Increasing numbers of complaints of cattle being mistreated by their owners are worrying the Ministry of Agriculture – but it says it’s powerless to act.
The ministry’s livestock manager Tiria Rere expressed growing frustration at delays to animal welfare legislation that would empower the ministry to prosecute livestock owners.
“We get a lot of calls from people who are concerned about the treatment of livestock.”
All they could do was warn livestock owners, Rere said. They needed to get their new animal welfare legislation checked and clarified by Crown Law before it could be tabled in Parliament.
Local photographer Melanie Cooper has sparked concern and outrage after this weekend posting pictures of a bull tangled with a tree stump, which she said was left without food and water for three days. She cut it free. She also took photos of a dead calf and its injured mother, too graphic for the Cook Islands News to publish.
She said the owner’s workers had done nothing to help the animals, standing by and watching as she dug a grave for the calf.
The cattle are owned by Teokotai George, who Ministry livestock manager Tiria Rere said had been the subject of animal welfare complaints. Rere said he had tried several times, unsuccessfully, to visit him to discuss the concerns.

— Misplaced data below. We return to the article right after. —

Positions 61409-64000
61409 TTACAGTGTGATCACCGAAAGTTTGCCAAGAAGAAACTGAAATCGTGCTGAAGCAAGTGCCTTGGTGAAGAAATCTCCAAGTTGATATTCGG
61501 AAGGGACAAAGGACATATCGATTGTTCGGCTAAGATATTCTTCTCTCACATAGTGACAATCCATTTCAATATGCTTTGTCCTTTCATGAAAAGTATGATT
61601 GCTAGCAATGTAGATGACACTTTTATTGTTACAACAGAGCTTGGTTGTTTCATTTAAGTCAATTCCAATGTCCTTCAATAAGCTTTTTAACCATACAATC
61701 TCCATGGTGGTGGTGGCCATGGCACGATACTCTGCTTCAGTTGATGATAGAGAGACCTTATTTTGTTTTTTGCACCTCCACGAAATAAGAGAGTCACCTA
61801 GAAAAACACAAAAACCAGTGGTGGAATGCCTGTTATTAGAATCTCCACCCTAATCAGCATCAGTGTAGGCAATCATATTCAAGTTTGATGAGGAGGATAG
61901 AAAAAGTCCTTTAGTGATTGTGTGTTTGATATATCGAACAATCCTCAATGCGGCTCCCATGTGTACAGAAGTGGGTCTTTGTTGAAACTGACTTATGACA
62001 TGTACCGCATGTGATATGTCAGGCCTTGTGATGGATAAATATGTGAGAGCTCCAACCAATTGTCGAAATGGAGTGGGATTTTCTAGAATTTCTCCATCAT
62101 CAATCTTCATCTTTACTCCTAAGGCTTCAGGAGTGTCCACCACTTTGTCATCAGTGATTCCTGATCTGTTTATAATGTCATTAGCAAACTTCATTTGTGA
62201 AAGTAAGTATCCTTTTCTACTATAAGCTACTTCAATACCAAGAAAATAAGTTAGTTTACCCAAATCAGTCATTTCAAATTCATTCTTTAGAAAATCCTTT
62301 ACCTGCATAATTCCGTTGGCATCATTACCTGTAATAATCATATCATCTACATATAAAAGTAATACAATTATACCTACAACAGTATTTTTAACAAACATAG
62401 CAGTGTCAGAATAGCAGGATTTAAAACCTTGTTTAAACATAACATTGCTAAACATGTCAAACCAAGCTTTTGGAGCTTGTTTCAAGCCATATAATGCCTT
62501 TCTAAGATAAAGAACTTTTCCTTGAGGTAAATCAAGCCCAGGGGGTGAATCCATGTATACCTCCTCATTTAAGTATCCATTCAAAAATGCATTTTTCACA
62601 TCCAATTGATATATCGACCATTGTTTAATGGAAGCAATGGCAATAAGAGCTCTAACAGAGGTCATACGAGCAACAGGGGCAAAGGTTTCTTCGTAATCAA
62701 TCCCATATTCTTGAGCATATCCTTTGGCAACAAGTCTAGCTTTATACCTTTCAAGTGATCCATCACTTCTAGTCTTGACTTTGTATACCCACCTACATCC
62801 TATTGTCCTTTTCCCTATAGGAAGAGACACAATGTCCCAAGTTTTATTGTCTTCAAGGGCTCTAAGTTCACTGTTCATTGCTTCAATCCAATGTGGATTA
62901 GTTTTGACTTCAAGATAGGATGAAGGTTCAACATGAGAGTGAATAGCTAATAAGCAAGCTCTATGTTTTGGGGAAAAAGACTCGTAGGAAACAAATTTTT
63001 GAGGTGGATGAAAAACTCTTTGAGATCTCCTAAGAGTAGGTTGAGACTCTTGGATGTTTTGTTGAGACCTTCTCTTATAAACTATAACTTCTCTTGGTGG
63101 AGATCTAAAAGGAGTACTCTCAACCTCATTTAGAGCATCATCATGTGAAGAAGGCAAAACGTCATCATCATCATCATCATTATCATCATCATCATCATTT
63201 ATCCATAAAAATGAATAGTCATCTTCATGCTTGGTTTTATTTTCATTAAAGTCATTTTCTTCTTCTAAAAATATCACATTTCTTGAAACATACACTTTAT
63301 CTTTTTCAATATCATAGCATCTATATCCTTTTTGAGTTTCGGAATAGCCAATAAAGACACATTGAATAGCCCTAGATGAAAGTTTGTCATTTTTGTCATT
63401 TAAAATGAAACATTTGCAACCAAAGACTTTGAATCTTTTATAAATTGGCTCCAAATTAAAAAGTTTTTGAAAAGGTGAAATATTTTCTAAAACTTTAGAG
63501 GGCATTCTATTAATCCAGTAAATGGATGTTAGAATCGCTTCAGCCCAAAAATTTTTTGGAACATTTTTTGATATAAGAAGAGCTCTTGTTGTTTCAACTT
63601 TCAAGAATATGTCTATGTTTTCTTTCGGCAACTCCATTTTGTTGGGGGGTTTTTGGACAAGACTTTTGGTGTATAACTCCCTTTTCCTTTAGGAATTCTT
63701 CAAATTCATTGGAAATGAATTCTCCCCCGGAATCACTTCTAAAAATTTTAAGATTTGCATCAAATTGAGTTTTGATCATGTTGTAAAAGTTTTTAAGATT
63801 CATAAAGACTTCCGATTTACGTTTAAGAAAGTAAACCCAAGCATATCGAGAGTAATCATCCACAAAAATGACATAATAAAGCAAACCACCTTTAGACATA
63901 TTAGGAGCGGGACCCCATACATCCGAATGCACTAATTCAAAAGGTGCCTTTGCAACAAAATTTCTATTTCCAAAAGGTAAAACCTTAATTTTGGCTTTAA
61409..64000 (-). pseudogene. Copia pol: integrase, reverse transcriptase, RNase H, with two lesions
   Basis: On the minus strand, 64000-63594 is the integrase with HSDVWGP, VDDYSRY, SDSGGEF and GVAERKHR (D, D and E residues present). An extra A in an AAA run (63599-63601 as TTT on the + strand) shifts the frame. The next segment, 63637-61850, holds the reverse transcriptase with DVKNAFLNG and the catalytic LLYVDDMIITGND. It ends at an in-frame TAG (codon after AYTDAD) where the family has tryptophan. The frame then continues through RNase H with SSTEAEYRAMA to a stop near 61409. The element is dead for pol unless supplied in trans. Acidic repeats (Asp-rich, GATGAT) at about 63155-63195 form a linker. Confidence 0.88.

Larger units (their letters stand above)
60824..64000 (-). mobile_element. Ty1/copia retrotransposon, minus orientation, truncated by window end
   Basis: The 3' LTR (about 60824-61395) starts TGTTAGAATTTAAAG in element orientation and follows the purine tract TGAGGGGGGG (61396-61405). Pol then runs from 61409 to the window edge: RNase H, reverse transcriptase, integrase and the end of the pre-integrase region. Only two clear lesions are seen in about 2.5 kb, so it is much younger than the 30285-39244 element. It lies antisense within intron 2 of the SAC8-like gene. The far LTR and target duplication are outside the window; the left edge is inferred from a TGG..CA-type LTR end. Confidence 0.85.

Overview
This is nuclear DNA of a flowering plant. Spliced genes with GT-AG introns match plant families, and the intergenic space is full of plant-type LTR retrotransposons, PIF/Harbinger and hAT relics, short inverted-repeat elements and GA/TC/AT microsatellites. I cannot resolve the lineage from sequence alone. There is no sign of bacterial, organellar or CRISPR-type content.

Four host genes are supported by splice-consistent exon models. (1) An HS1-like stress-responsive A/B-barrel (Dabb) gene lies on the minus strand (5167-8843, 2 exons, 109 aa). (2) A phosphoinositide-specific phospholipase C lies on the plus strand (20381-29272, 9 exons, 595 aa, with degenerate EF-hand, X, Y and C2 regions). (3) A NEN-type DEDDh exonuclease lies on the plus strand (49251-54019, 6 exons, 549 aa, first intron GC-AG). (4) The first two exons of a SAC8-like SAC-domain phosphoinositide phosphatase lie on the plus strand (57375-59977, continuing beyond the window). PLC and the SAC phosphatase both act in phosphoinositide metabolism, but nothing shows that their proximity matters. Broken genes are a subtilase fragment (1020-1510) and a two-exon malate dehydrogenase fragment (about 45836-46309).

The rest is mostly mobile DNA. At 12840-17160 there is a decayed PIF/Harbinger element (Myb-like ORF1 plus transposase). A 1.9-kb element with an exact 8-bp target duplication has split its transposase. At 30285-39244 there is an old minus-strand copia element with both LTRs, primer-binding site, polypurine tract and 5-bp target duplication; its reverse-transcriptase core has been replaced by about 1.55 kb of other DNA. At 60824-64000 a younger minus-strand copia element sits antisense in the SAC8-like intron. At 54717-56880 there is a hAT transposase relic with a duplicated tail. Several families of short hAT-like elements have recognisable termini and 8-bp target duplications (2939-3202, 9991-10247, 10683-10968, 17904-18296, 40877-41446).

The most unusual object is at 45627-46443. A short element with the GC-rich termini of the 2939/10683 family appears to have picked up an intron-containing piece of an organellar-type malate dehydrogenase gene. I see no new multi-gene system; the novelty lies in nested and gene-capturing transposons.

George said the concerns were unwarranted: he checked his animals every day and gave them water regularly. The bull had just been tangled overnight, he said.
His cows were provided with large blue water barrels cut in half that he filled up almost every day. “It’s very easy to take the cows water on my four-wheel drive truck,” he added.
When they were in need of medical assistance, he sought help from the vet clinic.
In April one of George’s cows in Atupa, Nikao, had an infected hoof and was unable to walk, the Society for the Prevention of Cruelty to Animals confirmed.
SPCA manager Stuart Beaumont-Orr said then that they were alarmed at the cow’s condition.
The Ministry of Agriculture and Te Are Manu vet clinic had promptly attended to the cow, he said.
Last night, Cooper issued photos of another cow with calf, and a yearling – owned by a different local – that she said had also been left to fend for themselves without water.
Beaumont-Orr said the Ministry of Agriculture was in charge of overseeing the wellbeing of livestock, but people could contact the SPCA if they had concerns about an animal.
The SPCA is here to support the welfare of the animals on the island, he said.